This week host Olivia Calver explores livestock management technology found in the paddock, the yards or the shearing shed.

We’re joined once again by South Australian sheep and cattle farmer and agtech adoption specialist Penny Schulz, who tells us about how technology is improving safety and efficiency and reducing labour requirements.

We speak to Optiweigh’s Max Laurie about their in-paddock weighing system that aims to drive profit and reduce animal handling.

And we also speak to northern Queensland cattle farmer Noeline Dore who has been using Optiweigh units in their breeding and fattening operation. She says the units have helped her to closely monitor the condition of their mobs, book in cattle for consignment and reduce livestock handling.



Penny and her husband Jason run a family sheep and cattle operation at Field in South Australia’s Limestone Coast region. She also works off-farm delivering projects to the livestock industry and university teaching, with her expertise in the fields of agtech adoption, livestock genetics and farm business management. Penny has been appointed to the role of Livestock Technical Specialist with the SA Drought Resilience, Adoption and Innovation Hub, with a focus on farmer adoption – an area of great passion for Penny.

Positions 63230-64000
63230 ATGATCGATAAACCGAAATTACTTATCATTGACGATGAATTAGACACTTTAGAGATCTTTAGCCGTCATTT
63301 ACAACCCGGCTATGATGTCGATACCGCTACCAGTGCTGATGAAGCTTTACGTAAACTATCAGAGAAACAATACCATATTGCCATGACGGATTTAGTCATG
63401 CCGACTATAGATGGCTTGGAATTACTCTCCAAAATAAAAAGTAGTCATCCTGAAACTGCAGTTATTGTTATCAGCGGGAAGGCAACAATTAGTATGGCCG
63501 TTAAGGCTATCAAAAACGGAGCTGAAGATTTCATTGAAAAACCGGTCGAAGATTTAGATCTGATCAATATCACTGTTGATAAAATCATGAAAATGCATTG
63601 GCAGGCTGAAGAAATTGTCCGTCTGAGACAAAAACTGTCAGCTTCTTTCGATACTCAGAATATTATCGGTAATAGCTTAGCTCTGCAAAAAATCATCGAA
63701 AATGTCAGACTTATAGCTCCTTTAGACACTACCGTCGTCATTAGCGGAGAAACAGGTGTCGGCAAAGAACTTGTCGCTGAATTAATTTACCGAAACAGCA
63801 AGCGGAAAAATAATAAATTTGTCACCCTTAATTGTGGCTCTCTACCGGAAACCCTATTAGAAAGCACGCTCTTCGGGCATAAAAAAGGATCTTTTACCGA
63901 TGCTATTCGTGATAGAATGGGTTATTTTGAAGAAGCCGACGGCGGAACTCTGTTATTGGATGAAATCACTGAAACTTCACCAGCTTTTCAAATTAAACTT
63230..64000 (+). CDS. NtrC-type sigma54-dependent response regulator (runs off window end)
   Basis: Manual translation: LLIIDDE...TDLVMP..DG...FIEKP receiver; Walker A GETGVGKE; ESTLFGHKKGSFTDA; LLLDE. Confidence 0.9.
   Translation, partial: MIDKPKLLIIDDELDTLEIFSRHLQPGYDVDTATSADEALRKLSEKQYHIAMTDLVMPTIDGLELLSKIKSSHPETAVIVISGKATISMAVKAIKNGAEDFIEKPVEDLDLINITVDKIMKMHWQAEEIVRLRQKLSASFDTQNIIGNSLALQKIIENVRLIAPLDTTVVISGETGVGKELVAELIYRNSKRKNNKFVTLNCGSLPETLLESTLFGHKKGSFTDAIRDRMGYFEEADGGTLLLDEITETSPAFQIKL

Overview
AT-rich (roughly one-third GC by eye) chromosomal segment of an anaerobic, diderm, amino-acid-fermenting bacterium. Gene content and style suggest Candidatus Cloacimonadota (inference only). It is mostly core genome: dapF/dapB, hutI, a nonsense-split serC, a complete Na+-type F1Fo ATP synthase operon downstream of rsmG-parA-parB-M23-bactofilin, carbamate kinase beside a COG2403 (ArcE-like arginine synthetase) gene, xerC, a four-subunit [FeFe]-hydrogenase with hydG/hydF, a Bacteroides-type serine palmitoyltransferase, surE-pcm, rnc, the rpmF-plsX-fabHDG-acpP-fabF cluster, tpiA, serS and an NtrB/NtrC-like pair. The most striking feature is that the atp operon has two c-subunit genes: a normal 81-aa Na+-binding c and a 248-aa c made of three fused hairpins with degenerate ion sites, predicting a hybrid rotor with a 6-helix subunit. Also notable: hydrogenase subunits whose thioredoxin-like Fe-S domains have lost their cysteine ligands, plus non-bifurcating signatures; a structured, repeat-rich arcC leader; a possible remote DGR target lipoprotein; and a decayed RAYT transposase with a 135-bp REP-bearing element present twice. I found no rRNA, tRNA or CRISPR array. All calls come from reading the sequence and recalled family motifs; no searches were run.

Max first started working for Optiweigh back at the end of 2020 as a technician and analyst. He is now currently the support manager for the company, communicating with farmers with all things Optiweigh including support and troubleshooting for the unit, but also working with producers on the data that their units are producing and collecting, helping them to maximise their Optiweigh experience. Max is born and bred in the New England having grown up on a beef farm and completed his studies at UNE as well.


Noeline Dore and family run a beef breeding and fattening enterprise in North Queensland, run across two properties. They live at Cuba Plains which is situated west of Charters Towers in the Basalt region. They run predominantly Brahman cattle and are continually striving to improve their herd productivity and efficiency. They have introduced two Optiweigh units into their operation which they say have been invaluable. The easily accessed data makes it easy when booking cattle for consignment, there is less handling of sale mobs and it allows close monitoring of the condition of the breeder herd in the dry part of the year.